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Bible Commentaries

The People's Bible by Joseph Parker
Leviticus 20



Verse 26

"Handfuls of Purpose"

For All Gleaners

"I...have severed you from other people."Leviticus 20:26

It is useless to cavil about such separations, because there they are, as a matter of indisputable fact in human history. Whoever made the differences, we have to acknowledge their existence, and to consider how best to treat them.—There are highly-civilised nations, and there are nations absolutely without formal language or written records. There are nations living upon land which brings forth abundantly, and seems to be but too eager to respond to the efforts of the cultivator: there are other people living, as it were, in barren wildernesses, to whose toil the inhospitable earth makes no reply. There are nations distinguished by the most brilliant intellectual genius, and other peoples who have scarcely the faintest notions of rational life. These differences must have had some origin. The shallowest of all ways of accounting for them is to refer them to mere chance.—It requires more faith to believe in chance than to believe in God,—that is to say, faith in the sense of mere credulity.—Whatever may be the differences in mere ethnology—that Isaiah , differences as between one race and another,—it is certain that in the Biblical conception of society a very broad distinction is made between the people of God and all other people.—This again is not arbitrary; it comes out of the very nature of the separating God himself.—It is only because God is different from all other gods that his people are different from all other people.—This gives a new and elevated view to the whole conception of human differences.—When the nations accept God as revealed in Jesus Christ, they invariably approximate to the same level.—Christianity does not drag down its believers to the level of other nations, it lifts up other nations to the level of its own elevation.—There is no encouragement to moral pedantry in such separations.—The difference is to be one of quality, and the higher the quality the less disposition there is to exult in it in the sense of feeling contempt for other people.—When the mind of Christ is fully in the minds of those who believe in him they will make themselves of no reputation and take upon themselves the form of servants that they may do good to others.—The morality of Christ is different from all other morality. It is not mere morality in the sense of calculation and adjustment to times and circumstances, it is spiritual morality, it is inspired conduct, it is full of divine passion as well as solid with divine righteousness.—Whatever might be the limitations imposed upon the Jews for temporary and local purposes, it is certain that no restrictions are placed upon Christians for the evangelising of the world.—The express command of Christ is that the Gospel should be preached to every creature.—The grand revelation made to the narrow mind of Peter was that in every nation he that feareth God and worketh righteousness is accepted of him.—Christianity would separate itself from other peoples, in order that it might raise other peoples to a higher platform.—Its elevation increases its leverage.—The withdrawment of Christians from other people is so conducted, when rightly conducted, as to show the other people that no contempt is involved in the severance, but rather a profound and unquenchable desire to turn the whole world into a Church of the living God.—The separation is not to be one of merely outward conduct; it is to be a severance of spirit, of moral sympathy, of the very essence of life. It would be quite possible to draw up a programme of conduct which should be marked by mere eccentricity; but such a programme would never commend itself to the judgment of fair-dealing men: we do not want a nicely balanced programme, but a new heart, a purified conscience, and a spirit charged with the passionateness of Christ.—Christ was in the world, yet not of the world.—Christ could eat with publicans and sinners, and yet not be defiled by the association.—Monasticism is not taught by this text.—Men are to move up and down in the world, transacting all its usual business, and yet so to do the work of life as to exert a benign influence, and fill other men with encouragement to move in an upward direction.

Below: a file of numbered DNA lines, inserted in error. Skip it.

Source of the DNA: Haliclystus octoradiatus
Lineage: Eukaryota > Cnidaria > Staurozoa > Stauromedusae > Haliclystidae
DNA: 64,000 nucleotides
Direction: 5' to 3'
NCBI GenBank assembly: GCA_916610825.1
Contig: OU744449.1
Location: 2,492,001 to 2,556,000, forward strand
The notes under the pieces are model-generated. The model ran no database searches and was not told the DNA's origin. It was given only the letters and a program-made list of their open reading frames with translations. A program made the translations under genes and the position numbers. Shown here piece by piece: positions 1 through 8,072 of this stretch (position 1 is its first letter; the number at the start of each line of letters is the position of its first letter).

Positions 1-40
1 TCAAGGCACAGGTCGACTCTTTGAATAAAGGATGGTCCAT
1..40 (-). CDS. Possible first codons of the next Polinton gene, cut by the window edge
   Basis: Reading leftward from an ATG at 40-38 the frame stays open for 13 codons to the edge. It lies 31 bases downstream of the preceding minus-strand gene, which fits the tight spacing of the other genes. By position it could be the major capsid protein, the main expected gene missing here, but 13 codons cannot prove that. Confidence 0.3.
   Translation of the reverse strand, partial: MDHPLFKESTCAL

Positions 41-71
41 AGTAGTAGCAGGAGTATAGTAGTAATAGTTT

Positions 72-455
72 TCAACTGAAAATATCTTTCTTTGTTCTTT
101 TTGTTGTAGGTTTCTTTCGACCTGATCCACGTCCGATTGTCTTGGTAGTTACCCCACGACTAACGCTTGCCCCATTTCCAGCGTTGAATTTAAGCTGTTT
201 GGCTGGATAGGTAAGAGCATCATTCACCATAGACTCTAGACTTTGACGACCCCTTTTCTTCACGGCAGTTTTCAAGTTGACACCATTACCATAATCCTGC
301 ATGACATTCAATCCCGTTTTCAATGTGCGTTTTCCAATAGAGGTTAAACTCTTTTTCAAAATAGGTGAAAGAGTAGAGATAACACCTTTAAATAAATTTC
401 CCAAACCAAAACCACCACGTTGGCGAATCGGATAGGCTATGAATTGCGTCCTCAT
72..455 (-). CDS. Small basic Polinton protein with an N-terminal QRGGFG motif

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These files are public domain.
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Bibliography Information
Parker, Joseph. "Commentary on Leviticus 20:4". The People's Bible by Joseph Parker. 1885-95.

Lectionary Calendar
Friday, November 22nd, 2019
the Week of Proper 28 / Ordinary 33
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